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New science: protecting high seas hotspots, wildlife and more

© Megan Semen

Protecting nature starts with science. Here’s a roundup of recent scientific research published by Conservation International experts. 

1. An effective strategy to protect a high seas hotspot

More than 60 percent of the world’s oceans lie beyond the jurisdiction of any nation — an area commonly known as the “high seas.” 

However, only about 1 percent of this vast and largely unexplored expanse is protected. 

In a new report, a team of ocean experts outlines the importance of creating a high seas marine protected area in one of the most unique biodiversity hotspots on Earth: the Salas y Gómez and Nazca ridges

Located in international waters off the coasts of Peru and Chile, these underwater mountain chains stretch 2,900 kilometers (1,800 miles) across the southeastern Pacific Ocean and provide critical habitat and migratory routes for a variety of marine life, including whales, leatherback sea turtles, corals and hundreds of other marine species. 

“Although Peru and Chile have recently taken steps to protect areas within their waters, more than 73 percent of the Salas y Gómez and Nazca ridges lie outside of national jurisdiction,” said Daniel Wagner, Conservation International ocean scientist and the lead author of the report. “This means that the majority of these habitats — and the many species they support — are largely unprotected.” 

And according to Wagner, the Salas y Gómez and Nazca ridges face looming threats.

“Overfishing, climate change and deep-sea mining could have a profoundly negative impact on this region,” Wagner added. “So far, commercial fishing has been limited in the Salas y Gómez and Nazca ridges, and deep-sea mineral exploration has not yet occurred, providing a window of opportunity to protect this area without significantly impacting those industries.”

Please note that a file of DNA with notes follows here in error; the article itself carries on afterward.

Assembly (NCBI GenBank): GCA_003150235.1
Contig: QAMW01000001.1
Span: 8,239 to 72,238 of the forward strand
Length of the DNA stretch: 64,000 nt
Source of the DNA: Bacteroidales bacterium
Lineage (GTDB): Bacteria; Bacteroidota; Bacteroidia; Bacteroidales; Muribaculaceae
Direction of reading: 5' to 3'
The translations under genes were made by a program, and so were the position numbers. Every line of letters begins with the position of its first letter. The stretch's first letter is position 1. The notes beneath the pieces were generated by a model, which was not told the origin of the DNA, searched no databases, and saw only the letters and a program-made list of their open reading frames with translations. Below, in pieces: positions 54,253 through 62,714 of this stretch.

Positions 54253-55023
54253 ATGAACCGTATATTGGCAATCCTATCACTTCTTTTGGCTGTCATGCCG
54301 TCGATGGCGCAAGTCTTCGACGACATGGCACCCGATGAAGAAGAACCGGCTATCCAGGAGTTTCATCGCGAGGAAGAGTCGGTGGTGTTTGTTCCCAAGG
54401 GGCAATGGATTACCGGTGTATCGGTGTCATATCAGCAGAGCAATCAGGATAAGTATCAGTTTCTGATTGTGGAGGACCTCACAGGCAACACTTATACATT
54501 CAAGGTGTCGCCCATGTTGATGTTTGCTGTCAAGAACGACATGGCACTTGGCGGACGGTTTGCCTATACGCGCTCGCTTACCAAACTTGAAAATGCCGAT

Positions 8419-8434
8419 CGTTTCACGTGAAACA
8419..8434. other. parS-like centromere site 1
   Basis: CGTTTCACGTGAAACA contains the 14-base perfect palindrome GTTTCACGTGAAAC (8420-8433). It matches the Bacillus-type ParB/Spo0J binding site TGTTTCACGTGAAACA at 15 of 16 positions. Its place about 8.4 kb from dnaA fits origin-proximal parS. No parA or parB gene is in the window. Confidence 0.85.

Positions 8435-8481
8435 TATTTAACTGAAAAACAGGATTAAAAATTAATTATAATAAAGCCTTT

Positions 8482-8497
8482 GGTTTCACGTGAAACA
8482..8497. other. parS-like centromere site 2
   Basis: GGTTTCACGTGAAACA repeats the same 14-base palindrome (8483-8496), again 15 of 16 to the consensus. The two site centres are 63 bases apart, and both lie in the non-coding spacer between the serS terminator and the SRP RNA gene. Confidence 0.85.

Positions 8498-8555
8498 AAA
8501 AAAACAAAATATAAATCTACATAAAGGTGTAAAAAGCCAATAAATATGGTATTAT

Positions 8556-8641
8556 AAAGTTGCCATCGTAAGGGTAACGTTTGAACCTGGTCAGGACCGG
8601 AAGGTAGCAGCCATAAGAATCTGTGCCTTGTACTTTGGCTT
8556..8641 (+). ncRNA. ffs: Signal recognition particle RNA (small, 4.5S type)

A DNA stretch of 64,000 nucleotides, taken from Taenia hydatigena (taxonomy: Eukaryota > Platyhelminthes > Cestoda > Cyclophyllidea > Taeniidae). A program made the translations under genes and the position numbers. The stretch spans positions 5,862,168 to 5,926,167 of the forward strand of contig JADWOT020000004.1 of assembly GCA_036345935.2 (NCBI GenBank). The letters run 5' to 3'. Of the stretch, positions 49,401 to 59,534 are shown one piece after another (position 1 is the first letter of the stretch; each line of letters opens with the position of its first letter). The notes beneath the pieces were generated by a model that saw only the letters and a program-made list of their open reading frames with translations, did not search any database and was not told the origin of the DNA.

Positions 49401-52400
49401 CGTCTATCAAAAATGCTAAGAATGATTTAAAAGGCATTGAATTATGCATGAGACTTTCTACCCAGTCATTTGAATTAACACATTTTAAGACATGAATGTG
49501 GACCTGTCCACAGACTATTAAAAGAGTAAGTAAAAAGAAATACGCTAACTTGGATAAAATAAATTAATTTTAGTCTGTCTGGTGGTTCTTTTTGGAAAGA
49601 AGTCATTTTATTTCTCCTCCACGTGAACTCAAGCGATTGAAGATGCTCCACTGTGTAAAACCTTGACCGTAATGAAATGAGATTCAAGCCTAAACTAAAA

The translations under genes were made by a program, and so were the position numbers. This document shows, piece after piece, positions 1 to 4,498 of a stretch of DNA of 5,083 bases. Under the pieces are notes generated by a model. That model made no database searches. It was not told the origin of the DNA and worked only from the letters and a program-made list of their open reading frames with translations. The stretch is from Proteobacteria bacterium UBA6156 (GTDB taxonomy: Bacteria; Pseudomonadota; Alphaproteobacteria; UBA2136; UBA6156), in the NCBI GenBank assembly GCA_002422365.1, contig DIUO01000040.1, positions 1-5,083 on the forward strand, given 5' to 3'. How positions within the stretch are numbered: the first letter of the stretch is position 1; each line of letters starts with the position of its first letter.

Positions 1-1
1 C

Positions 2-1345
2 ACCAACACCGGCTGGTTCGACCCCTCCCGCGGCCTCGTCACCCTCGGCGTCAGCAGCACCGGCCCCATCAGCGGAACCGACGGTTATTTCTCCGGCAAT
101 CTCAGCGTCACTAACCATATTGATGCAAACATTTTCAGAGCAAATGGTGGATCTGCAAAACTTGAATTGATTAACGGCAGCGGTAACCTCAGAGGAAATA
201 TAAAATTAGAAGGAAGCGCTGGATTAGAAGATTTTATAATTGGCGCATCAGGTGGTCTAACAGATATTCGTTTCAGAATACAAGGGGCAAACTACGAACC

Co-authored by 27 leading experts in ocean science, policy and law, the report found that the most effective strategies to protect the Salas y Gómez and Nazca ridges include limiting fishing activities, prohibiting seabed mining and establishing a high seas marine protected area in the region. 

“Not only is this area a biodiversity hotspot, it is also culturally significant as Polynesian and other seafarers have sailed across it on their way to South America for centuries.” said Wagner. “Due to their exceptional natural and cultural significance, these ridges are one of the most important high seas areas to protect globally.”

2. Conserving wildlife — and the roles they play in nature — to improve ecosystem health

Deforestation, the global wildlife trade and other human activities are decimating species around the planet. 

According to a new study, they are also eliminating the critical functions that native wildlife and plants provide for healthy ecosystems. 

“Simply counting the number of species in a tropical forest does not provide a full picture of the biodiversity in that ecosystem,” said Jorge Ahumada, a wildlife scientist at Conservation International and co-author on the study. 

“From small birds to massive carnivores, every native species has its own niche in an ecosystem based on traits such as its size, diet or reproductive habits. If a species disappears from an area, its absence could create a domino effect that impacts the broader ecosystem. We need to better understand the ramifications of local species loss.” 

To do this, the researchers first analyzed wildlife photos from 15 protected areas in tropical forests around the world, including in Asia, Africa and South America. The photos were pulled from the Tropical Ecology Assessment and Monitoring Network, which uses motion-detector cameras to monitor global species trends in tropical forests.